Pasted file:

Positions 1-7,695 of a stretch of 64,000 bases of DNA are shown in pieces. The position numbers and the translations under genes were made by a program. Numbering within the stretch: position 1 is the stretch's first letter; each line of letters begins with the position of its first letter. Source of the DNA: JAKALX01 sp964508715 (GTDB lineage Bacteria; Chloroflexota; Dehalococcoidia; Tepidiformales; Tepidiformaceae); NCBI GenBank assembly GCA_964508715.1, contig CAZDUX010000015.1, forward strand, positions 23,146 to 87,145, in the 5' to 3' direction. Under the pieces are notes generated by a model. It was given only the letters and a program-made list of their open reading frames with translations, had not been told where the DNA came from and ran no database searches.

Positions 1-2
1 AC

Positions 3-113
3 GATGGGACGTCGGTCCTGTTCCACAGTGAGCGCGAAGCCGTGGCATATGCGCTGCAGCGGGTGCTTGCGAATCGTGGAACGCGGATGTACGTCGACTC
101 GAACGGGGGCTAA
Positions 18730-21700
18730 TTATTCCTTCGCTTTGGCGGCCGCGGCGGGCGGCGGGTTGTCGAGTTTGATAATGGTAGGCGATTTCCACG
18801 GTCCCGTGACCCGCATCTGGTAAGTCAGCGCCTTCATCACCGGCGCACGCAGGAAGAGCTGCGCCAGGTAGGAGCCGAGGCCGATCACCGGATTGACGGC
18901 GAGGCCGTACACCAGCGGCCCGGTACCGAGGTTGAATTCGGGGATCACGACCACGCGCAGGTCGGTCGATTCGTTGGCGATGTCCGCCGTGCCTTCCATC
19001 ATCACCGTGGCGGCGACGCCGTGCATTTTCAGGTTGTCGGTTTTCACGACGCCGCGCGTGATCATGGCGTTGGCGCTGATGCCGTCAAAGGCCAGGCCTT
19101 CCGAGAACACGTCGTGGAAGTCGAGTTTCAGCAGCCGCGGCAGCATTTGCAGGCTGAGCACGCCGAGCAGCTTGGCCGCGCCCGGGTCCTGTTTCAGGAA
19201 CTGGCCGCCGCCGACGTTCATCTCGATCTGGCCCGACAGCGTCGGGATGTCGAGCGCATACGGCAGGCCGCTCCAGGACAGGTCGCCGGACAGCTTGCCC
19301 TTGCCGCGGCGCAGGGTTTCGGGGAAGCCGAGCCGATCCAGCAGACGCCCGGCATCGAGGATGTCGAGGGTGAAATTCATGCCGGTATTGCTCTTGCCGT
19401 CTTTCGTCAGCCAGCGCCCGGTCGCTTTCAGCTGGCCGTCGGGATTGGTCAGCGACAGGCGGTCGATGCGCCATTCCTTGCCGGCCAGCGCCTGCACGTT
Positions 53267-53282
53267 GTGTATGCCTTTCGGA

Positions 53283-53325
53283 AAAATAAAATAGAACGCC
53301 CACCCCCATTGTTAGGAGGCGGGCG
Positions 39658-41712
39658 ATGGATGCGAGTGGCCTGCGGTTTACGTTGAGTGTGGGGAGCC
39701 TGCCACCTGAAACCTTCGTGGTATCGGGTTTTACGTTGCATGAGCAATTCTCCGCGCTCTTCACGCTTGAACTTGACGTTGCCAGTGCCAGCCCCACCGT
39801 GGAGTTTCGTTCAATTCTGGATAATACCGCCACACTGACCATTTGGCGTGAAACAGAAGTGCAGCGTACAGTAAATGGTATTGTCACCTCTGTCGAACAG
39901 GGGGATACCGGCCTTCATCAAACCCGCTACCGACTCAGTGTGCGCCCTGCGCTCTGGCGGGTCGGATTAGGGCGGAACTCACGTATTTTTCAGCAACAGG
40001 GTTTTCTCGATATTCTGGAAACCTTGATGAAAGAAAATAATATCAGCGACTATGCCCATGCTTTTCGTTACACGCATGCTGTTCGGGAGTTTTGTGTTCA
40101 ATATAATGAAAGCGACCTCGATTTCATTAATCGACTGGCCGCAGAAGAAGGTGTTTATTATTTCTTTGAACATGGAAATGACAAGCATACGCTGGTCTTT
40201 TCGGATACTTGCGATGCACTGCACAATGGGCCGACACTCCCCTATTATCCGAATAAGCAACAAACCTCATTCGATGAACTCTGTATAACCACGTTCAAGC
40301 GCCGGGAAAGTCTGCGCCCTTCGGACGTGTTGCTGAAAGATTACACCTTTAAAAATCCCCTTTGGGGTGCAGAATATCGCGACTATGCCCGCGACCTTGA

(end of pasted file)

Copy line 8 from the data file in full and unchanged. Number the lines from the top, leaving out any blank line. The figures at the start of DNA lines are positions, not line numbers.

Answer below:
18730 TTATTCCTTCGCTTTGGCGGCCGCGGCGGGCGGCGGGTTGTCGAGTTTGATAATGGTAGGCGATTTCCACG